The case for a permanent suspension of Sunday trading rules was further weakened by figures showing retail sales fell by 0.4% in August, according to retail and wholesale associations.

The latest BRC-KPMG retail sales monitor shows a like-for-like downturn in UK sales despite hot weather and the Olympics.

Stephen Robertson, director general of the British Retail Consortium, said: “There’s no evidence here of any Olympic boost to retail sales overall. Hot weather and the Olympics did help sales of party food and drink but that was more than offset by a really weak performance for non-food goods.”

Association of Convenience Stores (ACS) chief executive James Lowman said the figures demonstrated that the temporary suspension of Sunday trading rules had no impact on sales overall.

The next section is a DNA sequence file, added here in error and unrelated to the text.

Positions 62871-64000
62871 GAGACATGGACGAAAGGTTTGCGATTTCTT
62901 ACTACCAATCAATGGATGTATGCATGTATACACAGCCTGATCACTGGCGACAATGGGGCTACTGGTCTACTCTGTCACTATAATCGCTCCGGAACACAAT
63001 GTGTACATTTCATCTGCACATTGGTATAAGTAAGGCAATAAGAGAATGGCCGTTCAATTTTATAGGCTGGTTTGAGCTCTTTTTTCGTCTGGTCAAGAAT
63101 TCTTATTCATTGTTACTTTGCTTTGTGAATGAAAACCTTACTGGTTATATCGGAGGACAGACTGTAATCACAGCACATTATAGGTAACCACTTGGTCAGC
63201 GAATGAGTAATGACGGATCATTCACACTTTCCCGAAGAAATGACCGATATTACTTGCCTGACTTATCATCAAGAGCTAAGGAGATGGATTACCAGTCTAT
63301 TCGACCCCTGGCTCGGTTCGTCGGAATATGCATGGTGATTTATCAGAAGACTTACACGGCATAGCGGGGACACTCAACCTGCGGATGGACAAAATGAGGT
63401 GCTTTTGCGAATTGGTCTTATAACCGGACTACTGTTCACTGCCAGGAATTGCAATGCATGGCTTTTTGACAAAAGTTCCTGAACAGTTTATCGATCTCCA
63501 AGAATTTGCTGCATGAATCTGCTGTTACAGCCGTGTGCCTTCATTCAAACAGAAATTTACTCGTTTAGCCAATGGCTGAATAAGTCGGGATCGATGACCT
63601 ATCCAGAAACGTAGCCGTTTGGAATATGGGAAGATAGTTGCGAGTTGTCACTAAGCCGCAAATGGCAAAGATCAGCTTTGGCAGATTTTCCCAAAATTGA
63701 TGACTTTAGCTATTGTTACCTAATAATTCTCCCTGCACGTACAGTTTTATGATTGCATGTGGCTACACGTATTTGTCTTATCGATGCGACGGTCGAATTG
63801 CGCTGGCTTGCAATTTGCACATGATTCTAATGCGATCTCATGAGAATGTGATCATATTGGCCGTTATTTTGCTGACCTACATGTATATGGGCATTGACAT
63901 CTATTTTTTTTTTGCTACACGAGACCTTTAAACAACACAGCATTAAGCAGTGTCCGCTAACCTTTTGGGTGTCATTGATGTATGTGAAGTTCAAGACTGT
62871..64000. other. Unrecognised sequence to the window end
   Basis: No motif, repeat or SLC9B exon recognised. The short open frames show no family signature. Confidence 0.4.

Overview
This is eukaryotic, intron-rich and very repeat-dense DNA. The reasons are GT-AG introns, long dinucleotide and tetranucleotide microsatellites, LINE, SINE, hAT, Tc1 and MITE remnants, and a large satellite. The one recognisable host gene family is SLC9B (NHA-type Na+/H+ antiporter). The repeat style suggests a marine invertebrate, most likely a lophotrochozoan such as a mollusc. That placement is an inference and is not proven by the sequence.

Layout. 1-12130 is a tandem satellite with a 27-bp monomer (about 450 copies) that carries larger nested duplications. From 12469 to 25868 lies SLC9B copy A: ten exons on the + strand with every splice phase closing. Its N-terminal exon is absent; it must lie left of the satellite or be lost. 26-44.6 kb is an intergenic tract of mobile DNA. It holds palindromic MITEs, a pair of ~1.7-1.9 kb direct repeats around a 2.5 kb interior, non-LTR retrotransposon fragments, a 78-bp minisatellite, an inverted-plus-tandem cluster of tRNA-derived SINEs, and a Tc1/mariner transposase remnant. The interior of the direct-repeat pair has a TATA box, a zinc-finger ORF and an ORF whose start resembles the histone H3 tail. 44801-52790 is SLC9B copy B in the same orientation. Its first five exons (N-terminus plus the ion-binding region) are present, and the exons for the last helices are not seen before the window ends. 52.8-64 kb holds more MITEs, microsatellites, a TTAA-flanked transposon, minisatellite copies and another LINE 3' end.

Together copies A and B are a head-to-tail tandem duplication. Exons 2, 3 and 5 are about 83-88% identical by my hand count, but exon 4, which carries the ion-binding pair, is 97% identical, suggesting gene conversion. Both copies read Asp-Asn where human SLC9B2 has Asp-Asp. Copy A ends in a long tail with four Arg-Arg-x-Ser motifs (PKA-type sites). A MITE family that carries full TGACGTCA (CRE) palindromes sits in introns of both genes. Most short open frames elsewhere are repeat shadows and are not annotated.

“We were already clear that small stores have suffered a loss of sales to big stores as a result of the change to the Sunday trading rules in place throughout August,” he said. “ACS has consistently argued that the temporary suspension of the rules was unnecessary and these figures show that permanent changes are without merit.”

“The public have sent a clear message to the government,” added Federation of Wholesale Distributors chief executive James Bielby. “They don’t want more time in out-of-town retail parks, they want to spend their free time with families and friends within their communities.

“The rise in sales of snacks, drinks and party food during the Olympics demonstrates this. There is no economic or social case for a permanent relaxation of Sunday trading rules – it will damage local shops, and the consumers have shown they don’t want it.”